Laura reports on an online harassment campaign against Alicia Murillo, a Spanish feminist who has spearheaded a project to highlight street harassment

basta de acoso.jpgNB: The links in this post are all in Spanish, but I’ve summarised the content.

Last week, Spanish feminist, singer and actress Alicia Murillo was subject to a campaign of harassment instigated by ForoCoches, a forum for car enthusiasts with more than 600,000 members. Her crime? The creation of a Hollaback! style project designed to turn the tables on men who harass women in the street.

The project, called “El cazador cazado” (The Hunter Becomes The Hunted), started in May this year and involves Murillo and other participants filming men who verbally or physically harass them in the street. The aim is to collect proof of street harassment by asking the men to repeat what they said or explain what they did on camera, or at least record them reacting aggressively to this request. Witnesses to the harassment and abuse are also filmed. Murillo has been publishing her own videos on her blog and YouTube page.

When members of ForoCoches got wind of this uppity behavior, they decided to strike, unleashing an “avalanche of abuse” through social media. You’ll no doubt be delighted to hear that Spanish-speaking misogynist trolls are just as creative and original in their insults as our English-speaking friends:

I’m being bombarded with insults on YouTube. They’re saying stuff like “If you dress like a whore of course people are going to treat you like a whore”; “If you don’t want people to look at you, don’t go out on the street or cover yourself with a sheet”; “You’re just bitter because no guys want to fuck you”; “Go shave” etc. etc. [my translation, original here]

The comments – which also included the obligatory rape threats – were coming in every five minutes. She also received threatening phone calls from various men after one of the forum members got hold of her number. In a gross twist of irony, the trolls succeeded in persuading YouTube to take down all her videos by repeatedly flagging them as “abusive, intimidating and threatening”.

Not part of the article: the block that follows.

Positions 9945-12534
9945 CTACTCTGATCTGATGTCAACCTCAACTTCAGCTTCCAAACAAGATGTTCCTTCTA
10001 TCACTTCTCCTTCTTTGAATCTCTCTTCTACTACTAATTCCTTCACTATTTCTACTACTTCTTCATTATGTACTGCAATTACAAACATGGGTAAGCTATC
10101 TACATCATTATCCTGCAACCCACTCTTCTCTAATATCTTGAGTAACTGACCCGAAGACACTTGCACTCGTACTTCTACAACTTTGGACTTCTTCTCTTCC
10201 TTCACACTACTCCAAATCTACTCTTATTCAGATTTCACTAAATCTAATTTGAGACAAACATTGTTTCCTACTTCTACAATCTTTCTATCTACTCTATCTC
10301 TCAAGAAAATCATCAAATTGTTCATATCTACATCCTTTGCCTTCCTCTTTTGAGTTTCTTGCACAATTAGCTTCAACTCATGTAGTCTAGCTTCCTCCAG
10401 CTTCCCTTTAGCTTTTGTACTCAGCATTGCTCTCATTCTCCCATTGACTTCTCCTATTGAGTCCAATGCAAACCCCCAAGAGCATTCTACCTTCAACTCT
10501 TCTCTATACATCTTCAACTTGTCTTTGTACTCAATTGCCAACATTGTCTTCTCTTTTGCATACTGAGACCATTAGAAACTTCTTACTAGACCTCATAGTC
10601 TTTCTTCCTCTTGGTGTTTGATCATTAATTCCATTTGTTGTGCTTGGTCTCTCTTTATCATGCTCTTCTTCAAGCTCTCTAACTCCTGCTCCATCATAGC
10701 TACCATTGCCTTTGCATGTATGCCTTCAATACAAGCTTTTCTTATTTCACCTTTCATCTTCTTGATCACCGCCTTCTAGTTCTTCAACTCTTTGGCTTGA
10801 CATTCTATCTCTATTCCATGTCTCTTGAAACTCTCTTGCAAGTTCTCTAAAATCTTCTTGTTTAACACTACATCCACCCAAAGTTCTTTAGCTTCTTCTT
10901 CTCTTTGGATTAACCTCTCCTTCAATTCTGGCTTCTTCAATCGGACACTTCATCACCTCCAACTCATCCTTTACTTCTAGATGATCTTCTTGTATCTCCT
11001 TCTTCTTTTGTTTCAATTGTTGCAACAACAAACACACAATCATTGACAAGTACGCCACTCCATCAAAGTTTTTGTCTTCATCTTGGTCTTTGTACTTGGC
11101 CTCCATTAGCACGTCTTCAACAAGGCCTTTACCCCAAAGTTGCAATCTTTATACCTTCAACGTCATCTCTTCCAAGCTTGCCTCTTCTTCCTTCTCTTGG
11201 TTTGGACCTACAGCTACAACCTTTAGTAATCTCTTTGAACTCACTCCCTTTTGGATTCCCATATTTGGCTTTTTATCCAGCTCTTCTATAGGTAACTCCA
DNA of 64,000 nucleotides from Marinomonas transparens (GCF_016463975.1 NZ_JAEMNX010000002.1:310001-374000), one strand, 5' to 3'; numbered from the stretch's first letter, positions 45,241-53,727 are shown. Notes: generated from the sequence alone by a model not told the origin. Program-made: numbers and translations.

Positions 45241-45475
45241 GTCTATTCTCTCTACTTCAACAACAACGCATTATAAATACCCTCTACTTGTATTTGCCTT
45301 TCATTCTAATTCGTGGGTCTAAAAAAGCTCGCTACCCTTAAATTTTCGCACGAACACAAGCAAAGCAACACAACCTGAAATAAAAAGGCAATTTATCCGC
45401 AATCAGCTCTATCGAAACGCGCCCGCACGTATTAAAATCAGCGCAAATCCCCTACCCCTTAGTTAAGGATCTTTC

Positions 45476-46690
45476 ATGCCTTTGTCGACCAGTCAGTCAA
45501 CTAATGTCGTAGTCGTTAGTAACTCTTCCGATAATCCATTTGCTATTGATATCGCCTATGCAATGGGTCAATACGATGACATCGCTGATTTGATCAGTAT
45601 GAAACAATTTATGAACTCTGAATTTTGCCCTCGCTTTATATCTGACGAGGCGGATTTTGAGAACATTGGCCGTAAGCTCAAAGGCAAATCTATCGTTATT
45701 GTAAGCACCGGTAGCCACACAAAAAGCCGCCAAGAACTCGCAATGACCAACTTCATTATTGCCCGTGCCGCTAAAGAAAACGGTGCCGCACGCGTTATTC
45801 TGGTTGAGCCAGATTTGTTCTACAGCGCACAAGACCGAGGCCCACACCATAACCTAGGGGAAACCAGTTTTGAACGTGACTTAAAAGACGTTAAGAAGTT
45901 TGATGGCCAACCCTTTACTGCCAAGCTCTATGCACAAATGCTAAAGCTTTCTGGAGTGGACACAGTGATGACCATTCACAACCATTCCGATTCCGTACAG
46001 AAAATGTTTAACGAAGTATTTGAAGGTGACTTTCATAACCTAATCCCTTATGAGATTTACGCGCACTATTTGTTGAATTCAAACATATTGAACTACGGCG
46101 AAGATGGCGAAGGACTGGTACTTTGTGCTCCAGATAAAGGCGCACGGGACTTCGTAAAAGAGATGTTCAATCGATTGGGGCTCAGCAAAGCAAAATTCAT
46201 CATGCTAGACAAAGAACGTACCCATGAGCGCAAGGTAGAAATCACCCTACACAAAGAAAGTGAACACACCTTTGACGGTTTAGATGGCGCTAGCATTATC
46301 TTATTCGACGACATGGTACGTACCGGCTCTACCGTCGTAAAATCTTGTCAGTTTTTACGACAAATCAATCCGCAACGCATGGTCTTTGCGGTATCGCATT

Pikara Magazine, to which Murillo contributes, has had to turn off comments, and has released a statement supporting Alicia and the project and denouncing the behavior of both the trolls and YouTube.

The fact that so many men in the Spanish-speaking world reacted in the same aggressive way that we in the English-speaking world have sadly become so used to when a woman shines a spotlight on and stands up to male abuse shows just how how widespread misogyny is: precisely the point Murillo was seeking to make with her video project.

For me, it’s a reminder of how important it is not to tiptoe around when discussing sexism: the aggressors here are men, protecting the “right” of other men to harass and abuse women, to judge and have access to our bodies in the street, to invade our privacy and assert their dominance of public space. Men need to stop behaving like this. And those men who don’t behave like this need to step up and help them stop.

All too often when we name men as the perpetrators of sexism, individual men pipe up and complain that they don’t behave like that and it’s therefore offensive for us to point the finger. But, guys, if you don’t like it, don’t blame us. Blame the sexist men who make us feel wary every time we walk past a group of you in the street. Personally, I’d rather not assume the worst of total strangers, but I’ve been harassed enough times by enough men to know that you can’t tell a sexist from a non-sexist just by looking at them. If you want to differentiate yourself, if you want us to stop pointing the finger at your sex, do something about it.

As a feminist, I don’t for a minute believe that men are inherently evil, inherently predisposed to treat women like crap. Sexism is a learned behaviour, and it can be unlearned. Alicia Murillo’s abusers may be too far gone, but their sons – hopefully – aren’t. It would be really quite nice if, instead of global forums full of misogynist men gleefully subjecting feminists to abuse, we had global forums of men unlearning and fighting against sexism.

A grrl can dream… In the meantime, mucha solidaridad to our feminist sisters over in Spain.

You can show your support for Alicia using the twitter hashtag #TodxsConAliciaMurillo.

The image shows a cartoon of four serious, confident-looking women, two black, two white, on a pink background featuring the female symbol and the words “Basta ya de acoso al feminismo” (Stop harassing feminism) above them and “#TodxsConAliciaMurillo” below.